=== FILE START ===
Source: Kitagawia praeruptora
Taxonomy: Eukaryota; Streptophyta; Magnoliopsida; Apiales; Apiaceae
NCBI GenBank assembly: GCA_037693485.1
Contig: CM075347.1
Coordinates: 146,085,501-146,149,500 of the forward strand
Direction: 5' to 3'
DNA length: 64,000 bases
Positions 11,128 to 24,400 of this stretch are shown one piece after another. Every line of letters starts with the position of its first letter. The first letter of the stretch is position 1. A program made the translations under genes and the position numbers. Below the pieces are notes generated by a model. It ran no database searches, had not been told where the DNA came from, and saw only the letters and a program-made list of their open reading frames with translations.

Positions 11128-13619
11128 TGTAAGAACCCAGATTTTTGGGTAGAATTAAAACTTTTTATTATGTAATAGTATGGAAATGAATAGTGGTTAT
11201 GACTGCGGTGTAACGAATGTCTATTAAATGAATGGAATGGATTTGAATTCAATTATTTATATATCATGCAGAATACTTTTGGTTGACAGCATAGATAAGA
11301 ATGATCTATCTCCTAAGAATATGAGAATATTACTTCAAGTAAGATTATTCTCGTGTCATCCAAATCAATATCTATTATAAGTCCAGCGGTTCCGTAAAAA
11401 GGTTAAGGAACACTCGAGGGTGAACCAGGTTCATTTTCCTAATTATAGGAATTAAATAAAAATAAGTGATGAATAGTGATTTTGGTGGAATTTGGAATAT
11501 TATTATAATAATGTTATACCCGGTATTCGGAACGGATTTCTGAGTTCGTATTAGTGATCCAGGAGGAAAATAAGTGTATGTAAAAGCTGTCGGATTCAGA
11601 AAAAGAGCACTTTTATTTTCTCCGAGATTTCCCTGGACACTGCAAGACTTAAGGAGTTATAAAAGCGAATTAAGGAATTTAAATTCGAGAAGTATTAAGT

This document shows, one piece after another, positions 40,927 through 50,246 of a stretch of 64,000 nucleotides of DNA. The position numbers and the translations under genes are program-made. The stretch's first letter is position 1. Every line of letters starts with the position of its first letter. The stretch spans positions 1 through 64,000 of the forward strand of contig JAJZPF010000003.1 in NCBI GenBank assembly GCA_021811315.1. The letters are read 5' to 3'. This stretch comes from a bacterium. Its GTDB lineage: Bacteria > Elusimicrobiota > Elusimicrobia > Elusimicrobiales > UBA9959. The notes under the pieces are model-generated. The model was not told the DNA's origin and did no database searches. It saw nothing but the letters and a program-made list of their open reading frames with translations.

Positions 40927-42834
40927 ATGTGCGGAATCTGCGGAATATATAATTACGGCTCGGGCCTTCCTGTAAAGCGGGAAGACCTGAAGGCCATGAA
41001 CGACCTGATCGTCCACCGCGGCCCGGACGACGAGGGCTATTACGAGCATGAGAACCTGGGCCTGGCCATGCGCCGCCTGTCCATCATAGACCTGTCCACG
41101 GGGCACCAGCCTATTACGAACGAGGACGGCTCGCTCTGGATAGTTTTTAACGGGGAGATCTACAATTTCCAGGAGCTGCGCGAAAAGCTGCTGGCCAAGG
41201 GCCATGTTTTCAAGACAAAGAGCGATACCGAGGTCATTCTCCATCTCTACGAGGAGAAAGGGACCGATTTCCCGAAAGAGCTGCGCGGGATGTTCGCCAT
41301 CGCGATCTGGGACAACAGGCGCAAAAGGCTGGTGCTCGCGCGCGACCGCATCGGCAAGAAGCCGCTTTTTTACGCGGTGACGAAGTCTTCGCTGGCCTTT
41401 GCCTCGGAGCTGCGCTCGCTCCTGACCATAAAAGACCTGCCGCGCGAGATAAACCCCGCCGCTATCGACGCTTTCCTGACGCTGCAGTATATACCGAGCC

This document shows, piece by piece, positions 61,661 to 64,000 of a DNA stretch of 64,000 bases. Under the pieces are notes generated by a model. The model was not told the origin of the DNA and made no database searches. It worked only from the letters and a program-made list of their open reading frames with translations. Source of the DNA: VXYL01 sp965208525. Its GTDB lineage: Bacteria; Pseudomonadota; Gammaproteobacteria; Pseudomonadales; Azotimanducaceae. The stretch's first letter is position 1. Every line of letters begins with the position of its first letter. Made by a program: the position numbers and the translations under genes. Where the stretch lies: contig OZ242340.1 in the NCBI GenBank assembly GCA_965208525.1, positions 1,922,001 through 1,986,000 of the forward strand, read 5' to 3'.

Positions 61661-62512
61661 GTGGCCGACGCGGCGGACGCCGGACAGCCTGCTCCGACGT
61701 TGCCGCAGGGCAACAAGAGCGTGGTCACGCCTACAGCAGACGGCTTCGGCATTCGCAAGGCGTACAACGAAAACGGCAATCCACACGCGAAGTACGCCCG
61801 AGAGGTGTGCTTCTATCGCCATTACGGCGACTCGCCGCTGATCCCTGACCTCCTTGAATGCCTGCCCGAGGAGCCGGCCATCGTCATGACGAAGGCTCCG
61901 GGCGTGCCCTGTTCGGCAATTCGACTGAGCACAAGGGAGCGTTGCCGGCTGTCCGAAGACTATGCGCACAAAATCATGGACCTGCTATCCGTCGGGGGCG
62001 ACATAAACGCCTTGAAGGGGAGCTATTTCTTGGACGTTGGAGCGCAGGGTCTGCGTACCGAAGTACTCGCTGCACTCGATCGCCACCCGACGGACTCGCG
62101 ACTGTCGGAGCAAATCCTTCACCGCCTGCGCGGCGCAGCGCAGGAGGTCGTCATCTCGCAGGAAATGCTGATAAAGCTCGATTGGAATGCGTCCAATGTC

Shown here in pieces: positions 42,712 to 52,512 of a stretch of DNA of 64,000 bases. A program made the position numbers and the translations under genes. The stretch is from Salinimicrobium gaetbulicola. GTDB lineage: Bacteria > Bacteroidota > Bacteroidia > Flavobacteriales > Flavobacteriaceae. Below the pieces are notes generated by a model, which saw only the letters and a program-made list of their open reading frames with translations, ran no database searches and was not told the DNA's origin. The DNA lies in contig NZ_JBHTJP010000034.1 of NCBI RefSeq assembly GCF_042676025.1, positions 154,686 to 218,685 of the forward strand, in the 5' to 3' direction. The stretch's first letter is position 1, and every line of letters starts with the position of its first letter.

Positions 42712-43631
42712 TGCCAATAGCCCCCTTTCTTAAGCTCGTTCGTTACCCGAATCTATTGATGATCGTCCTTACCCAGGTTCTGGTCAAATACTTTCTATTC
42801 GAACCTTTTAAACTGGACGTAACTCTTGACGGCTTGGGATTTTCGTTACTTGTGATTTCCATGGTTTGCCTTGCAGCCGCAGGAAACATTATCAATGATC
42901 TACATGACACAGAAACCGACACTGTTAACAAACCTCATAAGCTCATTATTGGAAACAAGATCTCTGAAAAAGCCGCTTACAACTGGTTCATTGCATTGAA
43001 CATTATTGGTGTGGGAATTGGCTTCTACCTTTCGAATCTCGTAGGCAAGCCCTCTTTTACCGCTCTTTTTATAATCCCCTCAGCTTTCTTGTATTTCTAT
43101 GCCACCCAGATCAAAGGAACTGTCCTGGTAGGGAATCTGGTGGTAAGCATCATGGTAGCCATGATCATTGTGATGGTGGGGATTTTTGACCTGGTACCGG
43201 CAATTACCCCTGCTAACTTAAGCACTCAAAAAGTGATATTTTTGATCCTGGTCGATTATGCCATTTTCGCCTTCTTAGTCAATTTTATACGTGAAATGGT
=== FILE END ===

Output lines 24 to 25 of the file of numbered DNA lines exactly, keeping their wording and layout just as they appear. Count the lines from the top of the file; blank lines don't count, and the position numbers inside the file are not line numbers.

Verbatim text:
This document shows, piece by piece, positions 61,661 to 64,000 of a DNA stretch of 64,000 bases. Under the pieces are notes generated by a model. The model was not told the origin of the DNA and made no database searches. It worked only from the letters and a program-made list of their open reading frames with translations. Source of the DNA: VXYL01 sp965208525. Its GTDB lineage: Bacteria; Pseudomonadota; Gammaproteobacteria; Pseudomonadales; Azotimanducaceae. The stretch's first letter is position 1. Every line of letters begins with the position of its first letter. Made by a program: the position numbers and the translations under genes. Where the stretch lies: contig OZ242340.1 in the NCBI GenBank assembly GCA_965208525.1, positions 1,922,001 through 1,986,000 of the forward strand, read 5' to 3'.

Positions 61661-62512